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How Has The Role Of the Secretary Changed Over the Last Century?

19 NOV 2013
Career Path : Career

In media set in the first two-thirds of the 20th century, most secretaries are portrayed as being little more than a pretty face. While this is far from the truth, the job duties that secretaries have taken on over the last 100 years have evolved into what modern administrative professionals experience today.

In the early 20th century, the latest secretarial technology was still limited to typewriters. A well-trained secretary required nothing more than typing and interpersonal skills. IT training had not been invented yet, nor had specialized computer programs. As technology improved, dictation devices became commonplace. While the technology may have developed, the skills and job responsibilities remained the same.

Even so, the secretaries 100 years ago had many duties that today’s secretaries share. Taking care of correspondence, both typing letters and filing documents, as well as maintain organization for either a single employee or group. You will see today’s secretaries still regularly undertaking these tasks, although they now have acquired additional responsibilities. Now, secretaries are commonly in charge of coordinating travel arrangements, managing budgets, or even maintaining a website.

In 1942, the National Secretaries Association was established. The main goal of this organization was to encourage and develop professionalism among office assistants. The association itself has also developed, and is now known as the International Association of Administrative Professionals. Their goal is still the same: to serve as a font for professional networking and education.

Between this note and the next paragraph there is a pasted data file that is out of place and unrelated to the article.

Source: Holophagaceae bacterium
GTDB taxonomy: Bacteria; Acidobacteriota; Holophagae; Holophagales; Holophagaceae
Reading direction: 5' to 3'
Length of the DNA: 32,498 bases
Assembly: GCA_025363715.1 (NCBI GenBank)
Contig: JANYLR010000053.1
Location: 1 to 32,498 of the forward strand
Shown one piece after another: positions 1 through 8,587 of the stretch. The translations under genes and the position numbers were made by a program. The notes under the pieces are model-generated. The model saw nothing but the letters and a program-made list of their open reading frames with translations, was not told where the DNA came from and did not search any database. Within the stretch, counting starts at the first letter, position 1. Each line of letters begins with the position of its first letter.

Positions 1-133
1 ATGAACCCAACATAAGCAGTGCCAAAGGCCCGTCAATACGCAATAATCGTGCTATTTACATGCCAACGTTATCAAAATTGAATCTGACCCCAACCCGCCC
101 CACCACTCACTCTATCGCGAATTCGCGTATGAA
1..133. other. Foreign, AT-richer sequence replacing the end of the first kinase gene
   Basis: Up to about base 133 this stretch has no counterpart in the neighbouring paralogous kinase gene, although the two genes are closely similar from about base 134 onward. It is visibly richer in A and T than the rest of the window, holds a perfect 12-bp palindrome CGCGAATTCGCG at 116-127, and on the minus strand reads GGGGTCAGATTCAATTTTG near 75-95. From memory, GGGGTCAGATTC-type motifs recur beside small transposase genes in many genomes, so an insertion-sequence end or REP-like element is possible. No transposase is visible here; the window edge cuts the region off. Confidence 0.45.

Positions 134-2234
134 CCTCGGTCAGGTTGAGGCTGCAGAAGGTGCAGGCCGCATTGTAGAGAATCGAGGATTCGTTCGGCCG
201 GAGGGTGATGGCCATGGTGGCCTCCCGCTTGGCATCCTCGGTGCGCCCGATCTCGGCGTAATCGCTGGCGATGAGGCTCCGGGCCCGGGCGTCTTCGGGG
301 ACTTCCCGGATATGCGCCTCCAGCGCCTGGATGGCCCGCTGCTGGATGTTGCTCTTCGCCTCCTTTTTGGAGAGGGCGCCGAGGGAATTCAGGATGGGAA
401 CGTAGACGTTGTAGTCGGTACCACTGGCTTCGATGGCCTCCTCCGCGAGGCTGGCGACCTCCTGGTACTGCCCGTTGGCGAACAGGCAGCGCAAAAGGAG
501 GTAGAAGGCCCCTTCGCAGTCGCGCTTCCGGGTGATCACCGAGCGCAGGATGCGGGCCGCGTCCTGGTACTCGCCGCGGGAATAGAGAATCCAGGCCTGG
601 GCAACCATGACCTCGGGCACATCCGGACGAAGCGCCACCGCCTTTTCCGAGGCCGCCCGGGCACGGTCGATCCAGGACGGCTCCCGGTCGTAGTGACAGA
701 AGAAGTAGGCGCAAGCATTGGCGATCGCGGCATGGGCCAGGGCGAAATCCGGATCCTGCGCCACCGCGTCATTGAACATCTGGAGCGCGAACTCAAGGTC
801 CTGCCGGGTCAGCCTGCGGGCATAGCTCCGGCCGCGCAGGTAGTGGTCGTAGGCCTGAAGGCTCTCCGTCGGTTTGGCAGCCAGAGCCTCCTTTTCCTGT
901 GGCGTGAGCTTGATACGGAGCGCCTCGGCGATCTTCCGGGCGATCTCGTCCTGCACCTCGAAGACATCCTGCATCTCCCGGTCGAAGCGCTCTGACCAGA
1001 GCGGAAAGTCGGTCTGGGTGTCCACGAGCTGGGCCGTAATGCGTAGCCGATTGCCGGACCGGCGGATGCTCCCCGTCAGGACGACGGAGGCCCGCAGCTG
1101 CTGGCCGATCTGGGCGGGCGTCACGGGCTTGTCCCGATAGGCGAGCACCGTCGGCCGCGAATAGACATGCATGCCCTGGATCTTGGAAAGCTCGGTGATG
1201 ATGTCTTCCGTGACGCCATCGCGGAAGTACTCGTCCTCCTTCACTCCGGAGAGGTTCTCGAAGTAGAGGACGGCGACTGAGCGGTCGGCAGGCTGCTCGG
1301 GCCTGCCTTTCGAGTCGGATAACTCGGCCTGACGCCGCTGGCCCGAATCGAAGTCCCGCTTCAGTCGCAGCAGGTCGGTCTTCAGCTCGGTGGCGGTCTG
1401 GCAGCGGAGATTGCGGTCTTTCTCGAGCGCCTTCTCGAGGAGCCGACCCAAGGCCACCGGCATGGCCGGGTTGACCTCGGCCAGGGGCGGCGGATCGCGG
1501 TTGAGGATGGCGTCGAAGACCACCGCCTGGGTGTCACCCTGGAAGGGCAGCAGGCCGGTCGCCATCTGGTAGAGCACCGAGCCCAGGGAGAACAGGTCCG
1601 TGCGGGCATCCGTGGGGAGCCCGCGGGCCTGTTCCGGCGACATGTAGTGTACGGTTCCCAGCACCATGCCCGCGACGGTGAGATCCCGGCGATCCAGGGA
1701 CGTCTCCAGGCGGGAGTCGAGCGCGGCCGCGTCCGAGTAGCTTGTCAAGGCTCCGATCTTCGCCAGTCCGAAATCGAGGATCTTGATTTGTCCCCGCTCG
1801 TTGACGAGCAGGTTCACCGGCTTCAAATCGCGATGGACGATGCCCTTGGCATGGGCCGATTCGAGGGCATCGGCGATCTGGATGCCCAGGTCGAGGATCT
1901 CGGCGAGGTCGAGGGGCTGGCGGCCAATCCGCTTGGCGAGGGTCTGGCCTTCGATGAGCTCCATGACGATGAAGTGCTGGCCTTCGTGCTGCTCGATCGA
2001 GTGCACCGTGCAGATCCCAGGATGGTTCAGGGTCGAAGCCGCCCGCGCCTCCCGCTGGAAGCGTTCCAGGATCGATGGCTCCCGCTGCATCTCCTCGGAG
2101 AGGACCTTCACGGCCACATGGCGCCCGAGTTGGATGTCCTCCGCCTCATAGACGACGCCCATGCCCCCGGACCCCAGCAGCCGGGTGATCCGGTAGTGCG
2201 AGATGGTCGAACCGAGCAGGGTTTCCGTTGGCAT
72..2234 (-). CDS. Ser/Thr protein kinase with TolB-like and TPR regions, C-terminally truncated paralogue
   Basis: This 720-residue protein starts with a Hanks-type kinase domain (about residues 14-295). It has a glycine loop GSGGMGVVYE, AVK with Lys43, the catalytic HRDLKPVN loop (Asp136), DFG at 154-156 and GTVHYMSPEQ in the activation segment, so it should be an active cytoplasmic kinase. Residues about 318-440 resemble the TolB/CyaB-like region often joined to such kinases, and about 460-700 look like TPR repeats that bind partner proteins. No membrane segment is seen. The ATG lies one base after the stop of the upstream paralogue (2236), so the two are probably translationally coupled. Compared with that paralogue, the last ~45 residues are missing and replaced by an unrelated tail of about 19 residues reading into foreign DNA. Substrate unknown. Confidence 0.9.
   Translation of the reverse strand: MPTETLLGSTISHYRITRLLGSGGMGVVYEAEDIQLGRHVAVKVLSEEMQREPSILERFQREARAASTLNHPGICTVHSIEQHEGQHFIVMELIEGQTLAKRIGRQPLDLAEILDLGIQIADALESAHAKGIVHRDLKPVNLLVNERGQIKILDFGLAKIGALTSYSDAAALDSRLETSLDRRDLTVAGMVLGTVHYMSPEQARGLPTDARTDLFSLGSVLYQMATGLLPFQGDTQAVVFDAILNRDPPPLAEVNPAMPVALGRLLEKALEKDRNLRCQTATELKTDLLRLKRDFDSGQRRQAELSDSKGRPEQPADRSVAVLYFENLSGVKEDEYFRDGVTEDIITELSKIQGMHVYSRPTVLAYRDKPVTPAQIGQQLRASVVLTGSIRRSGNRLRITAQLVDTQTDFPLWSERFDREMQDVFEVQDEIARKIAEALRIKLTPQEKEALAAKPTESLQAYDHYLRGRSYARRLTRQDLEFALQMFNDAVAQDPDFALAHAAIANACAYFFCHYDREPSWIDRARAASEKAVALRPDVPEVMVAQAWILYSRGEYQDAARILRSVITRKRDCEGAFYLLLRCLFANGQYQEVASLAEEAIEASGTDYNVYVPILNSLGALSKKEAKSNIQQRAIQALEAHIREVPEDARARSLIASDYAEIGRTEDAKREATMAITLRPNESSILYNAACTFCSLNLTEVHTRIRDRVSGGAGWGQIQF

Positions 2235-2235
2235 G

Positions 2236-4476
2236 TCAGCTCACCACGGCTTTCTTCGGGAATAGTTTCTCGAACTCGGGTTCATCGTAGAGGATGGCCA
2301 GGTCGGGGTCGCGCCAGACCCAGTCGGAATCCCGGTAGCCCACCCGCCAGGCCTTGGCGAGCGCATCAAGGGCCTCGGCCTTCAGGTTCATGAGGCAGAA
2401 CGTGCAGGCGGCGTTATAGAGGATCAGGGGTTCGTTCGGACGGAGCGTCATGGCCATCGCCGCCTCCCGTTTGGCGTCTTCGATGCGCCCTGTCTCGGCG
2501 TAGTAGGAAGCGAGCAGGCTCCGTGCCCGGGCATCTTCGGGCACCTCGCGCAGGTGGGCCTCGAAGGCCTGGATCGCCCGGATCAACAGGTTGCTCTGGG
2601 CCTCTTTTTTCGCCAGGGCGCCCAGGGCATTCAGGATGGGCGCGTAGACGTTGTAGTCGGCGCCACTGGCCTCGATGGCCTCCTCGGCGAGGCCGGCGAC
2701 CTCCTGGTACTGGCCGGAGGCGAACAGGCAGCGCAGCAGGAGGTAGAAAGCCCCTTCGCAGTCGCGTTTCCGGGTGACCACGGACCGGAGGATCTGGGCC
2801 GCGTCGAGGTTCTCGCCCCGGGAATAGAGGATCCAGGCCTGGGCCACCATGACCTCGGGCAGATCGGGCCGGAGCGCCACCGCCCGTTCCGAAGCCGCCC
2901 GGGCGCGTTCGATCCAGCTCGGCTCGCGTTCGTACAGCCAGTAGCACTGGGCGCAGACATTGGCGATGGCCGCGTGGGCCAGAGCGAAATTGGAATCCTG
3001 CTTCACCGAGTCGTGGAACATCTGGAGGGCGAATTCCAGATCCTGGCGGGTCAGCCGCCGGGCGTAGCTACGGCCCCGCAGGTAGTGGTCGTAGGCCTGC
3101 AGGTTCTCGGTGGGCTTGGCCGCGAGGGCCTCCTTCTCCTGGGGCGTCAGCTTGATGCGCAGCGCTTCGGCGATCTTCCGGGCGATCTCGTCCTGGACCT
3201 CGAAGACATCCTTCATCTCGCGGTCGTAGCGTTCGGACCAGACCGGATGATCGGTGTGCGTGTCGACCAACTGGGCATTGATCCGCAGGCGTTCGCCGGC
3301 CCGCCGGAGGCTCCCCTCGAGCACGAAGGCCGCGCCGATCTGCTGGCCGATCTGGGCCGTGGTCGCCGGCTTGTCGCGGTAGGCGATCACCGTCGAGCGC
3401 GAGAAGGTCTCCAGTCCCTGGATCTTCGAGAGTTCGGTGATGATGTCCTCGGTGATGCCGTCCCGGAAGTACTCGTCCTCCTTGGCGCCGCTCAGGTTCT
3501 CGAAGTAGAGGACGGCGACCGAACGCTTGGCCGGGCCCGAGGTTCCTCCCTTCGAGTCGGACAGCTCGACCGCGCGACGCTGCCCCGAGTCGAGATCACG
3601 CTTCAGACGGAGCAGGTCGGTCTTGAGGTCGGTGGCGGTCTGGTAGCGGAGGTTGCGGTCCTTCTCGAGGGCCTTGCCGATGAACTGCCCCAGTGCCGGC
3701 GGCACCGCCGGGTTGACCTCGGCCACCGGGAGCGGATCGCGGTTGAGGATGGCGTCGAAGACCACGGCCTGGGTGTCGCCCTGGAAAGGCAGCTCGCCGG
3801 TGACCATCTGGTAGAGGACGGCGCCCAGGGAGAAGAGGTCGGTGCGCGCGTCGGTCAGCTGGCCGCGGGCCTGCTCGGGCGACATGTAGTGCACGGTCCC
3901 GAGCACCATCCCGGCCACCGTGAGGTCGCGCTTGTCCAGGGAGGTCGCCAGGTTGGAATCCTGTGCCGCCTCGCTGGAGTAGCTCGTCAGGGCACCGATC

Today, there are many opportunities available for professional development. In addition to conferences and seminars, there are many offerings for office administration courses throughout the nation. With more corporations requiring post-high school education, these courses fill the need for an advanced education. 100 years ago, it would have been unlikely for a secretary to manage budgets or accounts. Now, administrative professionals are able to use computers for bookkeeping, and can gain the specific knowledge in a low-pressure classroom setting.

Ten years after the formation of the National Secretaries Association, then President Mary Barrett, created National Secretary’s Day in conjunction with the president of Dictaphone. It too has been renamed, and now, Administrative Professionals’ Week is celebrated in the fourth week of April. The week is in recognition of all the hard work that office administration staff put in every day. The term ‘secretary’ conjures to some an image of unskilled work, which is actually a quite dated idea.

With the role of secretary constantly changing, it has become much more prevalent to have administrative staff attending IT training to gain knowledge on the subject. Since telecommunications have advanced to where it does not require an entire undergraduate degree to construct websites, many secretaries have begun taking on this duty. This is in addition to bookkeeping and other duties which have also been streamlined by the use of computers.

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